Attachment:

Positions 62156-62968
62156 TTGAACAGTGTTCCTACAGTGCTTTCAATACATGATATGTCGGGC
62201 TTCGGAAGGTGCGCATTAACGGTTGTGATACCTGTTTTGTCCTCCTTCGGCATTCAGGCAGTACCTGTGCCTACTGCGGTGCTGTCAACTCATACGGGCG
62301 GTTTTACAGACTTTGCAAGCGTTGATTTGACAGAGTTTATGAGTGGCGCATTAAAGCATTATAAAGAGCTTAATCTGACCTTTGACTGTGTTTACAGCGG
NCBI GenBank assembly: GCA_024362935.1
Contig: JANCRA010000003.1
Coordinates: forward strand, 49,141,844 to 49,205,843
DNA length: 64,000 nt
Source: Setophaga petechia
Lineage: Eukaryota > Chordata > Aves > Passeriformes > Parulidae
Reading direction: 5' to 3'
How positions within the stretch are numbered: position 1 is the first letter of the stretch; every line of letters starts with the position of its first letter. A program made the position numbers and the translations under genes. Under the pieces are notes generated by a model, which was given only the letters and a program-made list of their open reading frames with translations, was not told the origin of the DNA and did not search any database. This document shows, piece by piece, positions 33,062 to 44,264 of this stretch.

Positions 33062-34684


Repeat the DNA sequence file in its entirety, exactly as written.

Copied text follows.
Positions 62156-62968
62156 TTGAACAGTGTTCCTACAGTGCTTTCAATACATGATATGTCGGGC
62201 TTCGGAAGGTGCGCATTAACGGTTGTGATACCTGTTTTGTCCTCCTTCGGCATTCAGGCAGTACCTGTGCCTACTGCGGTGCTGTCAACTCATACGGGCG
62301 GTTTTACAGACTTTGCAAGCGTTGATTTGACAGAGTTTATGAGTGGCGCATTAAAGCATTATAAAGAGCTTAATCTGACCTTTGACTGTGTTTACAGCGG
NCBI GenBank assembly: GCA_024362935.1
Contig: JANCRA010000003.1
Coordinates: forward strand, 49,141,844 to 49,205,843
DNA length: 64,000 nt
Source: Setophaga petechia
Lineage: Eukaryota > Chordata > Aves > Passeriformes > Parulidae
Reading direction: 5' to 3'
How positions within the stretch are numbered: position 1 is the first letter of the stretch; every line of letters starts with the position of its first letter. A program made the position numbers and the translations under genes. Under the pieces are notes generated by a model, which was given only the letters and a program-made list of their open reading frames with translations, was not told the origin of the DNA and did not search any database. This document shows, piece by piece, positions 33,062 to 44,264 of this stretch.

Positions 33062-34684